I made progress. It wasn’t always easy – unearthing the dark parts of one’s psyche can be disturbing – but I soldiered on. I tackled fears, and doubts, and insecurities along the way. I found a lot of good things too.

I reflected on my progress a year later when I turned 28. I had come far and it felt good. I could also feel 30 quickly approaching, but I welcomed it now. 30 would bring two more years of insights and self-discovery. I couldn’t wait to see who my 30-year-old self would be – to know what that person would know.

And now here I am. I’m 30. I am the future self I looked forward to knowing – to becoming.

Here’s what I know about myself now that I’m 30. Read the rest of this entry »

Future Notes

Save time and do your future self a favor by taking better notes.

I remember a day in 4th grade. While getting ready for school a big gob of foamy toothpaste fell on my clean shirt. I tried to wipe it off, but it did that disappearing-reappearing act that toothpaste does. I thought it was gone, then it came back an hour later after it dried. I walked around all day with a giant white spot on my purple little league soccer jersey.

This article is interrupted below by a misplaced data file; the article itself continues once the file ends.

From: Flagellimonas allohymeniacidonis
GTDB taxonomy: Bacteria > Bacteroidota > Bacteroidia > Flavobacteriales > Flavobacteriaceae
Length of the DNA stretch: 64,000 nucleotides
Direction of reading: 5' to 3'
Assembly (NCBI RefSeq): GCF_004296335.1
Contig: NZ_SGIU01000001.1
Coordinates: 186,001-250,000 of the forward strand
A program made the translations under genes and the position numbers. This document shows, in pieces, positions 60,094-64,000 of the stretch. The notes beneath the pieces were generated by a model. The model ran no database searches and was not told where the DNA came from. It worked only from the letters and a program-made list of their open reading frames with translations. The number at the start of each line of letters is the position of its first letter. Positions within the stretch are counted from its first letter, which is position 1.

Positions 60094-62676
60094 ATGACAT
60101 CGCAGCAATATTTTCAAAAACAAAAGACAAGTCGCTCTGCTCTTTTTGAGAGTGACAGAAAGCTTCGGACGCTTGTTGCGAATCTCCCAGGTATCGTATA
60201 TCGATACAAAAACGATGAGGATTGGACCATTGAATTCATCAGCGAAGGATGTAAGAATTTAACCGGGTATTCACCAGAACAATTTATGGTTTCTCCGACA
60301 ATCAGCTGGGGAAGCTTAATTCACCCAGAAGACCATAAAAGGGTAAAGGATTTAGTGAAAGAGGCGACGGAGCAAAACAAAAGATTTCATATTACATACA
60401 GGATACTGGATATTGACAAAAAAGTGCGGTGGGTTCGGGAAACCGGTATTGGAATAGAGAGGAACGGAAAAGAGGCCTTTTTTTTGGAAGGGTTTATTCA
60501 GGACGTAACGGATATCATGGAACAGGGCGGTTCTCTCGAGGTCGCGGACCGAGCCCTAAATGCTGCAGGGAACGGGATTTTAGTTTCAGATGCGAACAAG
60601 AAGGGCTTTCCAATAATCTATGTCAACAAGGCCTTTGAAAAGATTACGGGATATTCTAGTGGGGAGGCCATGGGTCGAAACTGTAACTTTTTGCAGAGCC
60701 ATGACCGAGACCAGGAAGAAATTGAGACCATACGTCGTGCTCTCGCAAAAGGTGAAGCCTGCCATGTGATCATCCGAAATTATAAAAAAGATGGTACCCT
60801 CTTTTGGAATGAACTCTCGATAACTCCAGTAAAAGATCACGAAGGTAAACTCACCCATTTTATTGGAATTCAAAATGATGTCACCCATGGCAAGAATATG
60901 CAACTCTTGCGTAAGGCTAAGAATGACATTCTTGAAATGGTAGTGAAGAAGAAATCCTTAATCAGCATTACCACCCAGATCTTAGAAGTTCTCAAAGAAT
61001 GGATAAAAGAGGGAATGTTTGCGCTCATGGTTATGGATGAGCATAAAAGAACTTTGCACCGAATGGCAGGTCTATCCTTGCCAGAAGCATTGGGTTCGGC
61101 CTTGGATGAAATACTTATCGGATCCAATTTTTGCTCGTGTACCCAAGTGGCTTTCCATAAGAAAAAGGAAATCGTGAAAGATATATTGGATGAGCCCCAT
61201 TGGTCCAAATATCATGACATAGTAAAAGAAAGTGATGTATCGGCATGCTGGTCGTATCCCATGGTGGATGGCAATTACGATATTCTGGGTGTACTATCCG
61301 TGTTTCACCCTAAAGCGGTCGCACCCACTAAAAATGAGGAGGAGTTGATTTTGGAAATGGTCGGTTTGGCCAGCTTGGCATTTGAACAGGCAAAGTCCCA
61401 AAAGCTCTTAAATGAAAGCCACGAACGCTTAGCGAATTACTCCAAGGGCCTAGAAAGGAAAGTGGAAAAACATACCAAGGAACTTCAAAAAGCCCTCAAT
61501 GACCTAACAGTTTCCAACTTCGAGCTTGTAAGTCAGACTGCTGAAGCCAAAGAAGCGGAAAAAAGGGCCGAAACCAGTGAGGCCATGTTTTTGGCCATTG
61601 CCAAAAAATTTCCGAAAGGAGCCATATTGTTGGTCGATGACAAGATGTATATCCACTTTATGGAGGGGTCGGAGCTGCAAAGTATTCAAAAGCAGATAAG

I wasn’t embarrassed. I didn’t really care. I was a messy kid. I had messy hair and wore messy clothes. I liked sorting and counting too, but something about the chaos of mess was familiar to me. I was comfortable living in it. I remember that day specifically because it also turned out to be class picture day. My toothpaste gob is memorialized in photo albums around the country. Someone even uploaded it to Facebook, so I suppose you can say it went global.